I’ve complained of joint pain and swelling for years.  It’s one of the more disabling symptoms that began after I delivered my oldest child, and it’s been frightening when it continues to worsen as years pass.  I’ve seen what arthritis can do, the debilitating pain it causes and how it can disfigure hands.  But every time I mentioned it to my doctors, I would be told the inflammation just wasn’t there.  They didn’t doubt me.  It was just chalked up to fibromyalgia like all my other symptoms.  Even after I was diagnosed with fibromyalgia, I never gave up looking for other possible causes to my symptoms that could be treated better than I was faring treating fibro.  I wasn’t willing to accept that THAT was all I had in store for me…a history of failed medication attempts and inadequate treatment of the symptoms that were taking more and more of my life away from me.  But repeated yearly bloodwork was about as productive as having the doctor exam the joints in my hands and feet..nothing tangible showed up that would offer any ideas.  This time was different.  It was as if the stars were all aligned.  At first it didn’t feel that way…we talked for quite some time about all the same symptoms, all the same daily difficulties, the only differences being what’s gotten worse – needing a cane at times, the near misses with falling, having a much harder time waking up the mornings after I’ve been able to sleep and the additional nights when sleep eludes me.  

Swelling, redness and warmth -three words that have taken over my future as far as my health is concerned.  Upon seeing two swollen hands and feeling a warm elbow, my doctor looked me in the eye and said the words that deep down I knew I would one day here…”We’ve found something, and we now need to go in a new direction.” A new diagnosis – rheumatoid arthritis.  For the first time since my joint pain began, my joints were swollen enough to be a visible clue for the doctor.  But more importantly, they were warm to the touch, a sign of inflammation that never timed correctly with my appointments.  Apparently I am one of the lucky ones who has rheumatoid arthritis that does NOT show up on bloodwork.  Some would think I was a bit crazy linking any positive feelings with this kind of news, but my doctor knows me so well she said it before me…here was my validation I sought for over seven years!  Anyone with fibromyalgia knows how tough invisible diseases are, but we have it even tougher because there are still so many doubters, including physicians, who don’t believe it exists.  There are others who say it’s all in our heads, a result of psychological problems.  Testing is lacking, so it’s difficult to substantiate disability for insurance companies and employers, making it an even tougher blow.  In those few seconds, in only a few words, a small amount of that heartache was taken away from me…even if my bloodwork continued to fail me, I had positive signs of what was going on  that couldn’t be argued.  And maybe now we could be more successful with treatment!  Maybe now I could get some of my life back!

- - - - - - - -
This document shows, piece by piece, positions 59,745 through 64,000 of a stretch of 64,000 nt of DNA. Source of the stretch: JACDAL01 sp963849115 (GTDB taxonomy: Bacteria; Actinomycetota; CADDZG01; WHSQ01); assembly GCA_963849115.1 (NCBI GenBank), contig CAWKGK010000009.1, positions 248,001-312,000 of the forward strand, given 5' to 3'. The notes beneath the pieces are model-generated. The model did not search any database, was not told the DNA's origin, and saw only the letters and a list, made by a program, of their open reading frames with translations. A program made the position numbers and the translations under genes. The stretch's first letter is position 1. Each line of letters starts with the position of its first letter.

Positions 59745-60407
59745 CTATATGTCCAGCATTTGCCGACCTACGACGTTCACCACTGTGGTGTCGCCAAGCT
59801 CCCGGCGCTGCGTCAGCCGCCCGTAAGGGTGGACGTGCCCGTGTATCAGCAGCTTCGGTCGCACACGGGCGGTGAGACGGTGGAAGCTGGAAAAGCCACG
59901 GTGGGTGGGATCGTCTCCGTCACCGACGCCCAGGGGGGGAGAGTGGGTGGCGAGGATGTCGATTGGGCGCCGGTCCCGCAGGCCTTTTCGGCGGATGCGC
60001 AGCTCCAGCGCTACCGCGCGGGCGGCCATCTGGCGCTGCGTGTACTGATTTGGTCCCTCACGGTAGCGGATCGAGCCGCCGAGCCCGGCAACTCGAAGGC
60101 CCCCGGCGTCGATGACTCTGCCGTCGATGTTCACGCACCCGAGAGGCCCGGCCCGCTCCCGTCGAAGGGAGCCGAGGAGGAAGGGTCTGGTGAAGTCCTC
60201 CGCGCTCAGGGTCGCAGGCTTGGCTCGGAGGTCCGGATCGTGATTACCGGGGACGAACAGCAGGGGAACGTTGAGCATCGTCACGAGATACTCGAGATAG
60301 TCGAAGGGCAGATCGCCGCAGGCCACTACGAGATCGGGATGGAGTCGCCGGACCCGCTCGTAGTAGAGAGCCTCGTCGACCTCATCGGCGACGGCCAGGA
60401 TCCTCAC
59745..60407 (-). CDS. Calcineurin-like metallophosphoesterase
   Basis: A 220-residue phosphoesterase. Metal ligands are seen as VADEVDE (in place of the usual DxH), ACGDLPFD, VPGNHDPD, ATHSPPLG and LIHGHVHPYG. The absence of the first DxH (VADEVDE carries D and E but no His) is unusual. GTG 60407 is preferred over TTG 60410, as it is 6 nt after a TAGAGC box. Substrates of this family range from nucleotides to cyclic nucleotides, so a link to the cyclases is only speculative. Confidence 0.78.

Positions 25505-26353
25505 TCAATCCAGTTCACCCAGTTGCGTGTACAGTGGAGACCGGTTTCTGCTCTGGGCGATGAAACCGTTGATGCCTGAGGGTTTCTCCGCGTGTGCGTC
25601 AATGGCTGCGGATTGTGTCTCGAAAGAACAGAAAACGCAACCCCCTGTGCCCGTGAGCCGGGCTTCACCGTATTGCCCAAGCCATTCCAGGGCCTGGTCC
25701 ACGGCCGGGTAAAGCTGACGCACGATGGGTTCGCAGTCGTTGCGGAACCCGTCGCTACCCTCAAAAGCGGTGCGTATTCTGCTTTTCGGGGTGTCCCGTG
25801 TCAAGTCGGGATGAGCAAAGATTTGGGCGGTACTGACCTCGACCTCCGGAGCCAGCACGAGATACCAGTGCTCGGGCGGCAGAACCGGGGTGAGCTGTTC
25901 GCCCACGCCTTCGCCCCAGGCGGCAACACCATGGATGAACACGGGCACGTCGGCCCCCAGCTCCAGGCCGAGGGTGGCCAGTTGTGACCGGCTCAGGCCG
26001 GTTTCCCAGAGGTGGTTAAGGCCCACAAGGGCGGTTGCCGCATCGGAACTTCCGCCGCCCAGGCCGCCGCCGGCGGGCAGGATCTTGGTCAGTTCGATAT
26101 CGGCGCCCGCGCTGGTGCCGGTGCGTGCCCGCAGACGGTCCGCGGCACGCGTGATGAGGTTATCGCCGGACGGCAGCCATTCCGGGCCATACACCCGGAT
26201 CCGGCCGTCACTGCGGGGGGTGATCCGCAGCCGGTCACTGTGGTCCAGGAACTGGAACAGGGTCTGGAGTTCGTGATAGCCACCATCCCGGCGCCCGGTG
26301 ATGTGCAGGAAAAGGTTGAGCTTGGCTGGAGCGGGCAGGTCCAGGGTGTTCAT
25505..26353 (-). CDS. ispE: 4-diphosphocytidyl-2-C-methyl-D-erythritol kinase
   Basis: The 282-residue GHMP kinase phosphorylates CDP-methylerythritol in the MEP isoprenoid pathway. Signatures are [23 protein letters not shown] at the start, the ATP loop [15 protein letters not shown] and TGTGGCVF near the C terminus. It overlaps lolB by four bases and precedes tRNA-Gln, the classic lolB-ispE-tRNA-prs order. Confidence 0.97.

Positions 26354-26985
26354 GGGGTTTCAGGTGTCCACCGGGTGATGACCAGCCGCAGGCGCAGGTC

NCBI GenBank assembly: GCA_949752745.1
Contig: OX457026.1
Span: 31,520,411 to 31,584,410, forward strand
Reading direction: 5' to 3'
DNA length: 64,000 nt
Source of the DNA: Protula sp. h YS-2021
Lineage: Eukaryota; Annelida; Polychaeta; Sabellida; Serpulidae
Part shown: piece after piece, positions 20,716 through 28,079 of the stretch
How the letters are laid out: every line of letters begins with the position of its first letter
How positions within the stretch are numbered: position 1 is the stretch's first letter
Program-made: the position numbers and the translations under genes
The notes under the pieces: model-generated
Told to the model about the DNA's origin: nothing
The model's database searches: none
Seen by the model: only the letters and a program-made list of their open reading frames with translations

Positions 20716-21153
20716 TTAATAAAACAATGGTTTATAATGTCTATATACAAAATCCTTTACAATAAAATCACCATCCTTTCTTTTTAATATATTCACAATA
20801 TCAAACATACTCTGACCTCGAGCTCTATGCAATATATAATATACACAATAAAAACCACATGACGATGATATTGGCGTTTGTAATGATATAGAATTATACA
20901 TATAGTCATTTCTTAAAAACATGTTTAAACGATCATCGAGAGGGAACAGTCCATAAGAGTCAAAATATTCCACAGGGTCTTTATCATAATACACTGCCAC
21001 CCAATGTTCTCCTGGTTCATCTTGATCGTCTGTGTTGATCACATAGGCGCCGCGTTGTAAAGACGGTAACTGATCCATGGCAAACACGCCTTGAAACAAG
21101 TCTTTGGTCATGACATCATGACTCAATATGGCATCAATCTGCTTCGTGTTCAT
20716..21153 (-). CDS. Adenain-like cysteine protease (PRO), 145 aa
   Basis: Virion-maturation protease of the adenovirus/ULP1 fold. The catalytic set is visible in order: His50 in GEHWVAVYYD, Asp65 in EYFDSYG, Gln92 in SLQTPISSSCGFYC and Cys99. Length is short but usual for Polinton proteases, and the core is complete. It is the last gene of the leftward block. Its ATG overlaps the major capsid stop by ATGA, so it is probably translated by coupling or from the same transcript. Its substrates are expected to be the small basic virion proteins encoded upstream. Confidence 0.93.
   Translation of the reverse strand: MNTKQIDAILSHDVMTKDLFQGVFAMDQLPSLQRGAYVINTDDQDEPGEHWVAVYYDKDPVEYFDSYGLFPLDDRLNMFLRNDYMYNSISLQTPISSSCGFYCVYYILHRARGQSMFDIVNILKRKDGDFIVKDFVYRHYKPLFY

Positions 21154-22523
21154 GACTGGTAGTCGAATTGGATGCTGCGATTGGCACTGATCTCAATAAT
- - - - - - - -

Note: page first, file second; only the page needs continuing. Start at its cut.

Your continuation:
It took a bit of time for that elation to fade a bit and for the fear of a changed future to set in.  Rheumatoid arthritis brings with it a whole new set of concerns that don’t come with fibromyalgia.  Treatment is slow to make improvements, and I now have a whole new condition to research so I can be well enough educated to label important changes that could signal a cancer recurrence.  I’m scared about losing even more use of my hands, and of course the thought of more pain is something I’m trying to ignore.  I don’t give up independence easily, but I wouldn’t be honest with myself or others if I didn’t admit to all the thoughts about what I need help with to deal with my responsibilities better and exactly how we’re supposed to line all that up.  As a mom, my thoughts usually shoot right to my children – how is this going to limit their lives even more than it already does?  But for now, all of that can wait.  Right now I have my eyes set on what important for the short term – the coming weeks trying to get us ready for another possibly difficult winter with a chronic pain condition, changing the clothes with the change of seasons, trying to finally learn how to meal plan when you can’t plan your week very well already, and trying to have as much fun as possible with my awesome girls before we can’t get out as much.  I may be moving in a new direction when it comes to my health, but the journey that parallels managing my health is managing motherhood.  And that road is surrounded by light and love, smiles and giggles, and hopefully many happy, fun times in the weeks ahead!